About me, but not of me?

Silhouette of boy in sea

No man is an island,
Entire of itself.
Each is a piece of the continent,
A part of the main.

Bear with me here.

Lots of agitation at the moment about the prospect of our health records being flogged to the highest bidder and scattered to the four winds in the interests of progress and profit.

So here’s a thought to chew on: how are we so sure they are actually our records?

What are these records, anyway? A gathering of facts – of some very personal facts for sure – my weight, my addictions, my phobias, my illnesses. But it’s also a record of my transactions, medical interventions, successes and failures.

And that latter aspect takes us, in this contorted line of reasoning, to a more complex place than merely a collection of details about me.

For transactions have two sides. Givers and receivers. Ministers and ministered. To choke off the supply of feedback on interventions is to poke a stick in the eye of rationality and science, surely?

There’s a ready assumption that it’s “my record this” and “my record that” – but what if we were to reframe this? What if we were to accept (after a huge public thrashing-out that has shown no sign of taking place so far) that by receiving we also have to give? That the quid pro quo of that new medication is the giving up of that transaction, of its success or failure, so that others may learn, and that we all may benefit? Thus science would march onwards with its boots reinforced by the tough leather of real-world evidence.

Of course those two constructs I mentioned above: facts about us, and about our transactions, can’t be neatly separated like that. To make sense of my intervention you have to know about my underlying condition. Evidence of interaction may not have much meaning without a historical context. So while it may be more palatable to argue for the sharing of intervention experiences for the greater good, pieces of the “us” stuff will inevitably be attached.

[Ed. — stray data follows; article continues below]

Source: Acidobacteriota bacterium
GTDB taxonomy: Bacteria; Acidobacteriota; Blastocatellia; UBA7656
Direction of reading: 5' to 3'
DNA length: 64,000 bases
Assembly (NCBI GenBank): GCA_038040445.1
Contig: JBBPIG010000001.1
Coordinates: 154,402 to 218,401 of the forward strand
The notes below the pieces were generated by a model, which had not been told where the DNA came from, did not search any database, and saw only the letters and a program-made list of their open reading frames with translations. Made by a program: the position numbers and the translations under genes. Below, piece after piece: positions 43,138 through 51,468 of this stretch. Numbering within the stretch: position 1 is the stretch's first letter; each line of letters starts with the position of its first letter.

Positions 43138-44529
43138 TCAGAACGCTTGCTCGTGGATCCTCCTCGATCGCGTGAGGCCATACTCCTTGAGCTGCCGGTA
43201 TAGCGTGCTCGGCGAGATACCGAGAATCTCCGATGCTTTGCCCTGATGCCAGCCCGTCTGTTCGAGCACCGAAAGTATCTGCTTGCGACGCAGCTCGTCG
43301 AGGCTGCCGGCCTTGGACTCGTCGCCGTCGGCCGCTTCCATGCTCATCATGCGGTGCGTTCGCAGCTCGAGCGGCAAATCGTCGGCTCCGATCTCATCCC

But pause for a moment – consider what the debate about personal data would look like were we to acknowledge that just because something is about me, it isn’t necessarily of me.

Insistence on opt-outs from data collection would start to look like an act of selfish resistance, a dogmatic adherence to an ideology of paranoia, a one-way street in terms of the flow of benefits. Yeah, give me the treatments, but don’t expect to be able to learn anything based on the outcomes.

Deanonymisation (the jigsaw rebuilding of supposedly laundered data to reidentify personal records) would start to look less like an absolute evil, and more an equivocal risk to be weighed against benefits. See those benefits of sharing as benefits to us all, and the harsh black and white of much of the debate around rights and records melds to a rather more nuanced sea of greys.

This is hardly a popular line of thought. But I think it merits a bit more of an airing. Where else would you expect to preserve such transactional asymmetry? What is so sacrosanct about our physical existence that makes it right to fight against information sharing when this may act against the rational interests of our collective societal body?

Having set your stall out against data sharing or anonymisation, or in favour of informed consent to share, are you still so sure of the moral rock on which you’ve built it?